1. Make an “ice cream walk,” or facsimile thereof, part of your leadership routine. Once a week or month, do something that puts you in full personal connection with your team. Make it genuine and informal. Have fun. Perhaps make it a signature of your leadership.
  2. Have the courage to make the people connection stuff the real priority in your schedule.

Ice cream walks in Personal Leadership,

Lorne

One Millennial View: If you’ve ever followed a company you appreciate on Instagram, it’s common to see these type of events light up their Instagram stories (along with their employees’ who participate). Something as simple as an ice cream walk is a sweet way to keep things from melting down.

– Garrett

Edited and published by Garrett Rubis

 

Giving My Team Nothin’ But C’s!

Abundance Accountability Respect

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Over the month of July, I will share lessons learned from my ATB journey, post my retirement announcement effective Aug. 1. The accomplishments and extraordinary results at ATB over six plus years belong to many. However, the learnings I will share are exclusively mine. I hope you will find them thought provoking, and perhaps even instructive.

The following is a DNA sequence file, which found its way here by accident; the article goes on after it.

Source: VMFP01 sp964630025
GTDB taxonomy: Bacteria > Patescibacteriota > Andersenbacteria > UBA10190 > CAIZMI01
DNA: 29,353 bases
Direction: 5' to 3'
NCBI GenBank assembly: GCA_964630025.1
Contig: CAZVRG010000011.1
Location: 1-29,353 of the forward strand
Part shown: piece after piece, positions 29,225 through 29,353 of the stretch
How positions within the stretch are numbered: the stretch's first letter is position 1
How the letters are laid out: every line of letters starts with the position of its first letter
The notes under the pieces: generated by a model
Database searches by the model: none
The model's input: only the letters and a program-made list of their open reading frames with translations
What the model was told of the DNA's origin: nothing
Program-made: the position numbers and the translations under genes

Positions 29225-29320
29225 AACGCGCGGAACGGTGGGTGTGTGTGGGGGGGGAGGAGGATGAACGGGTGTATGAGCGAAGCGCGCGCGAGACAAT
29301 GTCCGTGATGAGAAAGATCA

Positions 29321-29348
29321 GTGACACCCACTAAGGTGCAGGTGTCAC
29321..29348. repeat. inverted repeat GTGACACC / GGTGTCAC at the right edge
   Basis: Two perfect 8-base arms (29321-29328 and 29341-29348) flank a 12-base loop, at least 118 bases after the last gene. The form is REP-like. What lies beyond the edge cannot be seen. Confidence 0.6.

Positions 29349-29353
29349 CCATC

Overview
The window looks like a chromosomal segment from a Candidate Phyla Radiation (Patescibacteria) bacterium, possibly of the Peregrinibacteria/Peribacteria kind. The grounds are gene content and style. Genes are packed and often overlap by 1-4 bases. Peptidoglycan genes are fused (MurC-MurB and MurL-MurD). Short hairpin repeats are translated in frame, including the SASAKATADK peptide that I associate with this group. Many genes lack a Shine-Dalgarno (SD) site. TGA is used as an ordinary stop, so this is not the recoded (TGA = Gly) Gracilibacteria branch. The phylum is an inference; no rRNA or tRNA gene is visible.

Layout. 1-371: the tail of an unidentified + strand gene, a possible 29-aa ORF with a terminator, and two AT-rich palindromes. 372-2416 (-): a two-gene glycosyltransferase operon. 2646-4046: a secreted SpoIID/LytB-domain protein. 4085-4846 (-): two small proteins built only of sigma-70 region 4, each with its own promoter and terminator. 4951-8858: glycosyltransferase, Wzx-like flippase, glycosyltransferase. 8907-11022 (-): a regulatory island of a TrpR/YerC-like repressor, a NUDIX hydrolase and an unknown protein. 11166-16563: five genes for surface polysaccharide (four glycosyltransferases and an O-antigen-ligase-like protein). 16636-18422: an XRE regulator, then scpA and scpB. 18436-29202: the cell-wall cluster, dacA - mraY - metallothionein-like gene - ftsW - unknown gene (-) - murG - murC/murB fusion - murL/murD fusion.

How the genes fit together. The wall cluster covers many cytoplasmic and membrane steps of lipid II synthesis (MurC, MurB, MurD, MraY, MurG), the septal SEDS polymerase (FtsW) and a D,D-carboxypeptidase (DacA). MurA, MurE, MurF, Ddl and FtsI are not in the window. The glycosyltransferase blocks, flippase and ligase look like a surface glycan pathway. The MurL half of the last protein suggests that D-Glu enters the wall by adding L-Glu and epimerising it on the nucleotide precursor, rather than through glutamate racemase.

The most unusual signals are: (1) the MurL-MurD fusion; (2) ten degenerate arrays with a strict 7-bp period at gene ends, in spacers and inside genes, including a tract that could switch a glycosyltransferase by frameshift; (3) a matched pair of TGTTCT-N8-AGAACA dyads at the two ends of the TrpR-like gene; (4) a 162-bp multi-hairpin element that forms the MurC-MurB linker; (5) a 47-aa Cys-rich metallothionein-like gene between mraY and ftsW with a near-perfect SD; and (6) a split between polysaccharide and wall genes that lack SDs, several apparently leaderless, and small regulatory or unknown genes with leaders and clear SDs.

Story: By the time you read this blog, I will have shared my last formal insights with about 30 of the top leaders in our company. While my last day before “retirement” at ATB Financial is not until July 31, this is my final opportunity, in person, to leave some leadership thoughts for them to reflect on. So, I’m going to give them all nothin’ but “C”s. Hopefully they might remember a few, and find them of value and consideration.

Key Point: “My dear colleagues, whom I genuinely love and respect. I first and foremost want to thank you for the privilege to lead by your side. You have been my heroes. I hope that you will indulge me as I share my best possible wishes as you individually and collectively lead ATB to even more extraordinary results. If I had the ability to give you all superpowers, I would give you all massive doses of C’s. Here they are:

No. 1. CARE.